The Interest Rate Cycle


Long-Term

In 2008 the United States saw the beginning of the worst recession in a generation. It all started when broke people who had been given mortgages at artificially low rates started to default because they couldn’t pay their bills. In response, governments and lending institutions lowered interest rates to stimulate the economy.

It worked but now we have a new problem. People are so obsessed with low interest rates that they have leveraged themselves to the point where even a modest increase in the cost of borrowing will cripple the economy beyond anything we have ever seen before, or at least in more than 3 generations.

Everyone likes to say that interest rates are at an all time low. But that’s not true. The chart above shows the prime lending rate in the United States all the way back to 1790.  The rates in Canada show a similar pattern.

The prime lending rate set by the bank of Canada back in the early spring is 2.85%. Contrary to popular belief that is not the lowest it has ever been. From February of 1944 to December of 1950 the Bank of Canada held the prime lending rate at 1.5%. For almost 6 years at the end of World War II credit was so cheap even an unemployed returning war veteran could afford to buy a house, and that was kind of the point.

My grandfather returned from the war in 1946 and bought a house in Oshawa Ontario for $3000. His mortgage payment was $36 per month. In 1950 interest rates started a steady climb and peaked in 1981 at 14.14%, mortgages at the time were going for an average of 21%.  Thankfully rates have been on a steady decrease ever since.

There are a lot of reasons why interest rates peaked in the early 80s. They rocketed up quickly in the late 70s due to instability in the Middle East, The Cold War, Jimmy Carter, you name it. But the fact of the matter is the rates had been climbing steadily for 25 years before Carter took office. Why was that?

In a word – Risk.

It’s kind of like the Peter Principle. That’s the management theory in which people are selected for jobs based on their past performance, rising through the ranks until they fail.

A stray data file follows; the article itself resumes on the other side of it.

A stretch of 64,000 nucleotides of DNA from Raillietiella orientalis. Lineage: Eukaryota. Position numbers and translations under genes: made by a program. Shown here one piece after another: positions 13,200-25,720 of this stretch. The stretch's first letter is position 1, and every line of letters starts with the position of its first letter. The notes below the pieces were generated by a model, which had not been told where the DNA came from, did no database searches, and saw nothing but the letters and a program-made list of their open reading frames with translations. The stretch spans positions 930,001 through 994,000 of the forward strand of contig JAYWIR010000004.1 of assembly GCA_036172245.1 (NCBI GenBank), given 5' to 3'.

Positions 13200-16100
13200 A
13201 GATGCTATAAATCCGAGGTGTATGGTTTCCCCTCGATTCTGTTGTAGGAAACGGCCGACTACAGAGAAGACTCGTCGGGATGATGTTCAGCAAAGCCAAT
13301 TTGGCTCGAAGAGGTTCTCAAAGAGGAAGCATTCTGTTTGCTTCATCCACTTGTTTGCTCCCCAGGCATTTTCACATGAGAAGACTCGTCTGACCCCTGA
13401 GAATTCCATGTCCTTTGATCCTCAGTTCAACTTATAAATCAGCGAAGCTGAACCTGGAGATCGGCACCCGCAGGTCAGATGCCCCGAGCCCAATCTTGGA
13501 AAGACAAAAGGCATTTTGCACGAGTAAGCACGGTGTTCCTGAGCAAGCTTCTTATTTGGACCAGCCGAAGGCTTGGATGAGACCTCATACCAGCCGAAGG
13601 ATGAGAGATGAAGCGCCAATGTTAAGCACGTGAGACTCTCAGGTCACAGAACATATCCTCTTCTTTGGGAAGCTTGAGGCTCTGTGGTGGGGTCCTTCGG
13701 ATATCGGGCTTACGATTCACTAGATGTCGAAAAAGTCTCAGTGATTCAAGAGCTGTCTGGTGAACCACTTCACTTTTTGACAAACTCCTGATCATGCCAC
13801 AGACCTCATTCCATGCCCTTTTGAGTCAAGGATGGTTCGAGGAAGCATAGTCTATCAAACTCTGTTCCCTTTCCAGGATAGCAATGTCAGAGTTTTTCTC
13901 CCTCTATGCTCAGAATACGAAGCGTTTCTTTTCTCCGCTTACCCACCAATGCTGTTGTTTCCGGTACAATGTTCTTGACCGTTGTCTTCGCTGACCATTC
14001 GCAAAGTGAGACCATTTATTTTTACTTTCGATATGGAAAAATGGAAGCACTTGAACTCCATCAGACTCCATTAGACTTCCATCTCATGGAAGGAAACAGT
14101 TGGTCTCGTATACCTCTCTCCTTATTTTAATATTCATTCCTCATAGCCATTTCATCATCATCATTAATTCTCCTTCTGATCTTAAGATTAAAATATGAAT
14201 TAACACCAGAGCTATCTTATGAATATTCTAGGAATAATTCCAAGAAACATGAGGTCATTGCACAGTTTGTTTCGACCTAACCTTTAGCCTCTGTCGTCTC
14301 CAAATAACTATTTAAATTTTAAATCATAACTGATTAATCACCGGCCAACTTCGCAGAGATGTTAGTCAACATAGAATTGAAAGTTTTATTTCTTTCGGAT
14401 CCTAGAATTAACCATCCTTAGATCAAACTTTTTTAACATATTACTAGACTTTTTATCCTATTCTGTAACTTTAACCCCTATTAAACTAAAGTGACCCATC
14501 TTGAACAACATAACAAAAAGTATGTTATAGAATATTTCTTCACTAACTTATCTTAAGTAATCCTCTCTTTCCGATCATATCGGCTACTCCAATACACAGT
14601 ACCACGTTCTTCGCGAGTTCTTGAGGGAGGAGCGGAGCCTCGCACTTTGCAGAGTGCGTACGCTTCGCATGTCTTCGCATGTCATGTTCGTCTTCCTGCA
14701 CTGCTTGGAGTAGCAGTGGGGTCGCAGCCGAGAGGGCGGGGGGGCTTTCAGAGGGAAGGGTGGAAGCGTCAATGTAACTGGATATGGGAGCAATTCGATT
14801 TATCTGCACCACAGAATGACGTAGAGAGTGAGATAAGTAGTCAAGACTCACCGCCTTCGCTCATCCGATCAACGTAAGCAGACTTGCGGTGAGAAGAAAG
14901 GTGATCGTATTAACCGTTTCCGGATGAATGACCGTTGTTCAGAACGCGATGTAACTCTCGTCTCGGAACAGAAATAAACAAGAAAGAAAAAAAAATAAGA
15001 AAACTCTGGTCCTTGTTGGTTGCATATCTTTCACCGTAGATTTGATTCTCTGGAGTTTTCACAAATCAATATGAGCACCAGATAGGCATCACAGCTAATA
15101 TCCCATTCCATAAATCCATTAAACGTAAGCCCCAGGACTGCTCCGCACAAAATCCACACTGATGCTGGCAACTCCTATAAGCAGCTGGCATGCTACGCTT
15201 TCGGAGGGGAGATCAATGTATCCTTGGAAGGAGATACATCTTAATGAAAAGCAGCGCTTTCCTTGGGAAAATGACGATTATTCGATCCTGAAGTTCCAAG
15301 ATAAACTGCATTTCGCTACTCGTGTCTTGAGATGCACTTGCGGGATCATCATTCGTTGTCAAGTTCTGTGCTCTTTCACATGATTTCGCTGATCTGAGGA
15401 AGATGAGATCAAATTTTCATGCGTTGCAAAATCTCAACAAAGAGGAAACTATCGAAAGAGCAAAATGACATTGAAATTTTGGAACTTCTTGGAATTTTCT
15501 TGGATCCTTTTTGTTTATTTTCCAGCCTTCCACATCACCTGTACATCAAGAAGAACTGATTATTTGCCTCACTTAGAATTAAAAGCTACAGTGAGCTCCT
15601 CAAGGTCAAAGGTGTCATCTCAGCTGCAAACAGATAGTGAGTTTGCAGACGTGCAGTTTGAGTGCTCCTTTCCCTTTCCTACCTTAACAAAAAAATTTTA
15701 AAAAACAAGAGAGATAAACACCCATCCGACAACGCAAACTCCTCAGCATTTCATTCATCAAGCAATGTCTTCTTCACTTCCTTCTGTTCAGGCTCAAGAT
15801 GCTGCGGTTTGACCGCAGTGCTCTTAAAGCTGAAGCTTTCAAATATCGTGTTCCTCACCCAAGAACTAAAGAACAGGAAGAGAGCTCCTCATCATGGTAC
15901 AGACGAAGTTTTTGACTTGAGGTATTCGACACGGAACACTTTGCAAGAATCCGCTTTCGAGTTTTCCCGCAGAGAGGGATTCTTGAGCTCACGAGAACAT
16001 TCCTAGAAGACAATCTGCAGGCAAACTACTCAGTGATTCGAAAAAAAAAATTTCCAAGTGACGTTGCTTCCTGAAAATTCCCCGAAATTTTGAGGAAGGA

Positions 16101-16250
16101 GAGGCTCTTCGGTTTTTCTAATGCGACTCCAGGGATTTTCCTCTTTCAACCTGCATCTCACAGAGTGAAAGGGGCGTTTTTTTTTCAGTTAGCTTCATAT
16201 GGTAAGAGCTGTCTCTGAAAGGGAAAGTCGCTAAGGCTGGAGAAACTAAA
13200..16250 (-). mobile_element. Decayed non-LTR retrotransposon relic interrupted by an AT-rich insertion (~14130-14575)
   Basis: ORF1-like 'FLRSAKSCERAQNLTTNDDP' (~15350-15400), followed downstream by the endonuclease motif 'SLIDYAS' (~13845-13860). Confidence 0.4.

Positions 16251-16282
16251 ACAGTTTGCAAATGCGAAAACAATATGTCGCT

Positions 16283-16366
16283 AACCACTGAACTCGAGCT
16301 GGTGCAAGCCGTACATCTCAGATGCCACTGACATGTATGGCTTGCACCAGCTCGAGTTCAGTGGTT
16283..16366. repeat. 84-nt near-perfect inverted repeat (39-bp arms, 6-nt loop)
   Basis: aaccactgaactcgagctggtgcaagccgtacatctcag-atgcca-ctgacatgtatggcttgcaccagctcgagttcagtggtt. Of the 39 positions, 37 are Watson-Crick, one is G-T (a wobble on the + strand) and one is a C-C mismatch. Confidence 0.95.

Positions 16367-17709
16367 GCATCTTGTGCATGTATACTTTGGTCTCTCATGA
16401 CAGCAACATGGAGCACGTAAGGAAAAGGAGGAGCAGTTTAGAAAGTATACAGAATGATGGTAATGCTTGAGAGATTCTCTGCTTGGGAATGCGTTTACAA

thepeterprinciple

Once someone fails in a position however it is very difficult to demote them so people tend to stay working at “the level of their incompetence.” If you apply this principle to interest rates people will tend to borrow money until they are no longer able to make the payments. When that happens they default so in order to keep the economy from stalling the government and lending institutions lower the interest rates and encourage more borrowing. But interest rates cannot go to zero so eventually we have to be okay with a few defaults and let the incompetent borrowers feel some pain, so we start raising the rates. As more people default we continue to raise rates so that the rest of us don’t lose our shirts on the money we have lent them through our retirement accounts and stock portfolios.

That’s what started to happen in 1950. The risk of keeping interest rates low started to catch up as too many people who couldn’t afford to borrow money started to mount up too much debt.  It took the next 30 years before we reached the peak when no one could afford to borrow money. Well it’s been another 30 years and here we are, with interest rates hovering back around 2%. What do you think is going to happen next?

I’ve said it before and I’ll say it again.  Get out of debt while you still can so that when rates inevitably begin to rise you will be on the receiving end of the increased returns instead of paying more to keep that house you know you can’t afford.

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